I think my experiences made me more of a public figure, just putting a magnifying glass and extreme pressure on the struggles I was already dealing with but that I didn’t have any tools to overcome. I didn’t know how to help myself. I think my biggest learning lessons and opportunities to grow have happened in the last several years. While it has been challenging feeling like I have an audience sometimes while I am trying to figure it all out, it also has given me the ability to have others join in on the journey to mental wellness and self-love. I am grateful that I can hopefully continue to foster opportunities for a community to be brave and vulnerable as we navigate through life, just trying to be a little bit better.

  • In life, you have to take a certain amount of risk to reach high levels. However, many people are blocked by fear—fear of failure, fear of not reaching the goal, fear of too many “what if it goes wrong?” and they don’t take the next step. Life is really fragile and unpredictable, and living in the dark side of fear can really preclude reaching the light. What advice would you give to those who find themselves in the balance between “I want to try” and “I’m afraid it will go wrong?”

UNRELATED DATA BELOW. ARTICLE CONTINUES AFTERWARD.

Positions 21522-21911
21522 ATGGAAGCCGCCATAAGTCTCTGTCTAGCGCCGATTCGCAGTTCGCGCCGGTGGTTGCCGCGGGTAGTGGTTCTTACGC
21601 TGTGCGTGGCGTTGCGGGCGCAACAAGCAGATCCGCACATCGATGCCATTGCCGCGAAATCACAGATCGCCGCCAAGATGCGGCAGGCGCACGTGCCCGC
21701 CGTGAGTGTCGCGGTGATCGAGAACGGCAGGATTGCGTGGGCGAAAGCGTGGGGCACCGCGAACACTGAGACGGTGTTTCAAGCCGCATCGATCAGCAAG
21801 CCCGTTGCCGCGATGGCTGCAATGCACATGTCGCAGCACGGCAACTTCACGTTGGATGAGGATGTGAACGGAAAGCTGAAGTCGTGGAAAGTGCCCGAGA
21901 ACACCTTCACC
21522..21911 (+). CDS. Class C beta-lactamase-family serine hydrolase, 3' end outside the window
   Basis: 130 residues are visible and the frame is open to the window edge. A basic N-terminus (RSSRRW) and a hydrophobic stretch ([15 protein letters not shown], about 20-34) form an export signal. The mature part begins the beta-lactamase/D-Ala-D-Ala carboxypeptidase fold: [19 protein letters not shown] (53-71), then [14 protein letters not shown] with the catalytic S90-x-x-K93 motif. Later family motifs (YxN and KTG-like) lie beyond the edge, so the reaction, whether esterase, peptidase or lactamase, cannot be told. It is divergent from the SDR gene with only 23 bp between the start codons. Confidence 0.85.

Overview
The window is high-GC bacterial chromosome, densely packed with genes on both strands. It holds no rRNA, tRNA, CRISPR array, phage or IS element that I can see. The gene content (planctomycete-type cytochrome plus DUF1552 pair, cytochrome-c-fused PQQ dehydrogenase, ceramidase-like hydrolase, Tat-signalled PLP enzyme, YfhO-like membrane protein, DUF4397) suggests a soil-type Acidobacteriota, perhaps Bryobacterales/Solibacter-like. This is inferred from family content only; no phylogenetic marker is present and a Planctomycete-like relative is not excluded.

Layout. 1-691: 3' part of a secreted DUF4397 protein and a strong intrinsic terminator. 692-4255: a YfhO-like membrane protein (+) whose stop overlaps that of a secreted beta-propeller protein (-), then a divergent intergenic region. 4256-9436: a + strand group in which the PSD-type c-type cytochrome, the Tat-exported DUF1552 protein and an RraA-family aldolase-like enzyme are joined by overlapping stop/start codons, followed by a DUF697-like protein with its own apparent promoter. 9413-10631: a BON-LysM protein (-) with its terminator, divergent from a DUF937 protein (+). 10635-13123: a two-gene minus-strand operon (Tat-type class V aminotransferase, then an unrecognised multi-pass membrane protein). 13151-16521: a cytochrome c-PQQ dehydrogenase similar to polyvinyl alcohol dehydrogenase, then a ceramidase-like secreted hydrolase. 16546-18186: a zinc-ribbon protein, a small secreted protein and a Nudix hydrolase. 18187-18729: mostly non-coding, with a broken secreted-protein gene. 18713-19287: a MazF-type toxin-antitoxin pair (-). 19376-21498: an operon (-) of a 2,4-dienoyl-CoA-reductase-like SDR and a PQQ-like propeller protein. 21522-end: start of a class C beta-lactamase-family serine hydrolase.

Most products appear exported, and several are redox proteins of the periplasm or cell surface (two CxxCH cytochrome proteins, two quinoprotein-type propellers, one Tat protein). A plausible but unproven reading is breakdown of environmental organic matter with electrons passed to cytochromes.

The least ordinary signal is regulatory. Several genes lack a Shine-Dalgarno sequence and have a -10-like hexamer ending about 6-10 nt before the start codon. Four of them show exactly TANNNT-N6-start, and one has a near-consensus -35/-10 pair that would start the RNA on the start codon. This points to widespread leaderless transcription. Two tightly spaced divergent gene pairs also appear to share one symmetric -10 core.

Oh, bless. I have lived most of my life here; I have let fear win in the past in so many ways. However, I have found that the moments that I pushed past the fear, and took the risk, have been the moments to live for and the times I’ve surprised myself the most. You just have to start, even if that means doing it scared first. And you know, in some things, you will fail, but failing is better than not trying. Be courageous. I think anything worth doing takes a bit of courage. A sweet quick poem I like to remind myself of is, “There is freedom waiting for you, on the breezes of the sky, and you ask, “What if I fall?” Oh, but my darling, what if you fly?”- Erin Hanson

  • How important was it for your career to step out of your comfort zone to achieve your dreams?